The Attorney General has ordered a new inquest into the loyalist paramilitary murder of a man more than 20 years ago, according to lawyers for the victim's family.
Father-of-three Gerard Slane was gunned down by the Ulster Defence Association at his west Belfast home in September 1988.
Military intelligence officers have been accused of failing to pass on information about the impending attack.
Brian Nelson, an Army agent infiltrated into the UDA, is widely believed to have identified Mr Slane as a target for the killers. Nelson was charged following an investigation by the Stevens inquiry team, which examined allegations of security force collusion with loyalists. He stood trial in connection with a number of murders, including that of Mr Slane.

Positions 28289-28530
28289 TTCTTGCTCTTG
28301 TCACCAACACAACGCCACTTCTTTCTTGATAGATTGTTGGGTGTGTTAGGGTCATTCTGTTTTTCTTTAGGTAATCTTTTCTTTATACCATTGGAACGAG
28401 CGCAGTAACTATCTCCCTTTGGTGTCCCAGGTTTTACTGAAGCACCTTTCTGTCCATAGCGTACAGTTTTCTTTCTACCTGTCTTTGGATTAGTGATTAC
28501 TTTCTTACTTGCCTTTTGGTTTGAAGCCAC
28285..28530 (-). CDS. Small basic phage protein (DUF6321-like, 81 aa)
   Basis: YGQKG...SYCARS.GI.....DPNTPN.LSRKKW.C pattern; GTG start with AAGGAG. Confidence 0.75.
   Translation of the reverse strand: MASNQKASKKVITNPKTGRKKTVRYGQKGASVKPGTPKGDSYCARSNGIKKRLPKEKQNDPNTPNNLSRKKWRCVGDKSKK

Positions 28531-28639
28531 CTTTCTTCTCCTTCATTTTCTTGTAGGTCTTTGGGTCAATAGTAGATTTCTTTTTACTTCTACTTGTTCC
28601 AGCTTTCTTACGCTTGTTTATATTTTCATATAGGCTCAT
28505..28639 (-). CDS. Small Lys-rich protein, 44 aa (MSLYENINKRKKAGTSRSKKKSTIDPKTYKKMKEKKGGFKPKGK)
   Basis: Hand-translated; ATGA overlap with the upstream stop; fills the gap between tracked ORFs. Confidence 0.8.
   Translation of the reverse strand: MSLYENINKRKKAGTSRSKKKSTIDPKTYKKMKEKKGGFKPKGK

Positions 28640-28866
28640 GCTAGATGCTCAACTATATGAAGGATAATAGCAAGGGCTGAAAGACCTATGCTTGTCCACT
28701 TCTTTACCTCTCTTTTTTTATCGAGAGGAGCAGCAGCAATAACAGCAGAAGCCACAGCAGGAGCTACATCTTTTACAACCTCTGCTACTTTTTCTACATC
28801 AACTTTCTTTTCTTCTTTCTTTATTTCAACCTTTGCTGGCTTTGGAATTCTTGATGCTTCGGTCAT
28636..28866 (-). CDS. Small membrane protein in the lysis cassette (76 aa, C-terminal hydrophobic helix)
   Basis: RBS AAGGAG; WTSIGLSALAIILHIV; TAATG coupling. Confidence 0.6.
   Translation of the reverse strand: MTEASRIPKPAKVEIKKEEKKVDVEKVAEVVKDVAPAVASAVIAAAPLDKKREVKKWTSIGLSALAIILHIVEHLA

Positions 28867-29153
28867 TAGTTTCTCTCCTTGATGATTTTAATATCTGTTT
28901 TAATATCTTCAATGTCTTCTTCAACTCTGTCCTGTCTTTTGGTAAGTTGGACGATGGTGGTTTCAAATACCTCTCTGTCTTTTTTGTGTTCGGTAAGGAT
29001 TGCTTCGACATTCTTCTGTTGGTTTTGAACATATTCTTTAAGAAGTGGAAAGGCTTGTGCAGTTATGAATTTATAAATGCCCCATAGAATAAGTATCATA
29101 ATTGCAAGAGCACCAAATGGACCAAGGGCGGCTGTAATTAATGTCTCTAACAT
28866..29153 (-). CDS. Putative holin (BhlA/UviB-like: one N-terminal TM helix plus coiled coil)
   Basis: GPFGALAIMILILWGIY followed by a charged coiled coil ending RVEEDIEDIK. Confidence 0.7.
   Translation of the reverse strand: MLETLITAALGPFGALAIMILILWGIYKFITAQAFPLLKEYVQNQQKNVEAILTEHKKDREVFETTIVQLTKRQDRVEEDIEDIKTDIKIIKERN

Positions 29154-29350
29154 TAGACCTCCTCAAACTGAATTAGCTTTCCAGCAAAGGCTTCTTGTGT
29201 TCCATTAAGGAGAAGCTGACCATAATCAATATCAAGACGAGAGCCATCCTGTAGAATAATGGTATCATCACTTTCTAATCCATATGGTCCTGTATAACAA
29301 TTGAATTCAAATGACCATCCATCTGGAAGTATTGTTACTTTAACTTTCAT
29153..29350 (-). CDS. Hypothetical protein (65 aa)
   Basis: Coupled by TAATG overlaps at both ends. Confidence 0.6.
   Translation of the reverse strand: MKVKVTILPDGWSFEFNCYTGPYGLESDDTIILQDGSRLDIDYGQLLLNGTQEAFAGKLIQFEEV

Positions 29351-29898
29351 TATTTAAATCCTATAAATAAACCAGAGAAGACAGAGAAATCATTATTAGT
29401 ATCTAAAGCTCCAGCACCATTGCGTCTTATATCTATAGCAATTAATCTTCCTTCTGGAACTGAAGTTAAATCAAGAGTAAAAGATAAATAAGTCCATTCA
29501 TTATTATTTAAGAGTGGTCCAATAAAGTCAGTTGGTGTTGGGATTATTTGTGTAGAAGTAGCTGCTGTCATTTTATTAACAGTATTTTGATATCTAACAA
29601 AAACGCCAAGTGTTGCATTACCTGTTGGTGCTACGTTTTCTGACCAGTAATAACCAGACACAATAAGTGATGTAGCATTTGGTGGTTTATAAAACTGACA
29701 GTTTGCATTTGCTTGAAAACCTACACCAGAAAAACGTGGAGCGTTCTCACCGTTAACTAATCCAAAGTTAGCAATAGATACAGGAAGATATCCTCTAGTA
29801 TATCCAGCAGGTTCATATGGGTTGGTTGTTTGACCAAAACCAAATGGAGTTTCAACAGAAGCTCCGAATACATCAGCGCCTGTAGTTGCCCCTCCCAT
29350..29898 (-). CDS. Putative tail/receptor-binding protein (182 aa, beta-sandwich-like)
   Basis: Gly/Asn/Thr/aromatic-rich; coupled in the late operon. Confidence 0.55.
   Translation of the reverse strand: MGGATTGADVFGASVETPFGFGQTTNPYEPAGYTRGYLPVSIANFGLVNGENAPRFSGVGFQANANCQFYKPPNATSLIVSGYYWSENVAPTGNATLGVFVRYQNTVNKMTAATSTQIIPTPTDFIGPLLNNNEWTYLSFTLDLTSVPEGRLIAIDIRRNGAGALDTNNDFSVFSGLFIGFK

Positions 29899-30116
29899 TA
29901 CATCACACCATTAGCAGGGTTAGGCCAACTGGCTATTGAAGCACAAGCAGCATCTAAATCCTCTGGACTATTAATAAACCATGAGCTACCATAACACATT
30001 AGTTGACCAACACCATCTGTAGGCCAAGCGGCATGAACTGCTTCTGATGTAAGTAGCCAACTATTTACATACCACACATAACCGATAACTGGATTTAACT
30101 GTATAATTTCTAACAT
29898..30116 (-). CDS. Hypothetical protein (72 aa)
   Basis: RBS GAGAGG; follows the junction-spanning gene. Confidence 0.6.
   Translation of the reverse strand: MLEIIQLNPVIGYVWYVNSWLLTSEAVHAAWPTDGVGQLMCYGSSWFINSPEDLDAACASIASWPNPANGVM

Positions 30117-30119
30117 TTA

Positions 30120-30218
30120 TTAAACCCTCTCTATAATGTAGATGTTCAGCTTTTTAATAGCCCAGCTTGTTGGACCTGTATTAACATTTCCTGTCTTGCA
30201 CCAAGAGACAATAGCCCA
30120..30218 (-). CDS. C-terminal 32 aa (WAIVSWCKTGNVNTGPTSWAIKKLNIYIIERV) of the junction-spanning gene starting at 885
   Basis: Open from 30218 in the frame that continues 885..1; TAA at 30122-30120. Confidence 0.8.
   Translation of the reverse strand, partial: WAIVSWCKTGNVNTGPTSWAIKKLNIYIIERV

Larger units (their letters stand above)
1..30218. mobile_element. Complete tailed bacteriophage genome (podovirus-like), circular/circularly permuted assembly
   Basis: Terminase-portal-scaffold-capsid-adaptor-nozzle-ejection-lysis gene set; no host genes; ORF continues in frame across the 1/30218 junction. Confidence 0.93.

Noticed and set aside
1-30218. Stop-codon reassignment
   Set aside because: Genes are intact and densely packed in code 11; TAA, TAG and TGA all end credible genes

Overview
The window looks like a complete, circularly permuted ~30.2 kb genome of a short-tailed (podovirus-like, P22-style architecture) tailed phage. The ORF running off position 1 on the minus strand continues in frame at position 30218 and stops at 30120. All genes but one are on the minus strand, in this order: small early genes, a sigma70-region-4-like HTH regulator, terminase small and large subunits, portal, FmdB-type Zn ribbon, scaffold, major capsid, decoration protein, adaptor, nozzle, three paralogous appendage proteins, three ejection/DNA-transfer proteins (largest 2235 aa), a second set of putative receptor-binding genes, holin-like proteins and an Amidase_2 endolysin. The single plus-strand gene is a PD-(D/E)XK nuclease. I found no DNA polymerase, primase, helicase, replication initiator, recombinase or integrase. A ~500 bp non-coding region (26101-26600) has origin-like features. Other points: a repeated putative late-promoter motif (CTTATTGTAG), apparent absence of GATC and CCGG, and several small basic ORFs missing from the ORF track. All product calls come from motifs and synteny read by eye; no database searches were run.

Lawyers acting for the victim's family, Kevin R Winters & Co, made submissions to the Attorney General in a bid to have the case re-examined. Mr Slane's widow, Teresa, welcomed the decision to hold a new inquest.
She said: "It is 23 years after Gerard's murder and there is never a day that we as a family stop thinking of him.
"We have many questions about Gerard's murder. Our pain and grief is no different to that of other families also bereaved in the conflict - that Gerard's murder has been clouded in secrecy and cover-up only adds to these emotions.
"It is important that after all this time there may now be a proper opportunity to examine Gerard's murder and the roles played by all of those involved."
Solicitor Kevin Winters claimed there were "many disturbing features and unanswered questions" in the case.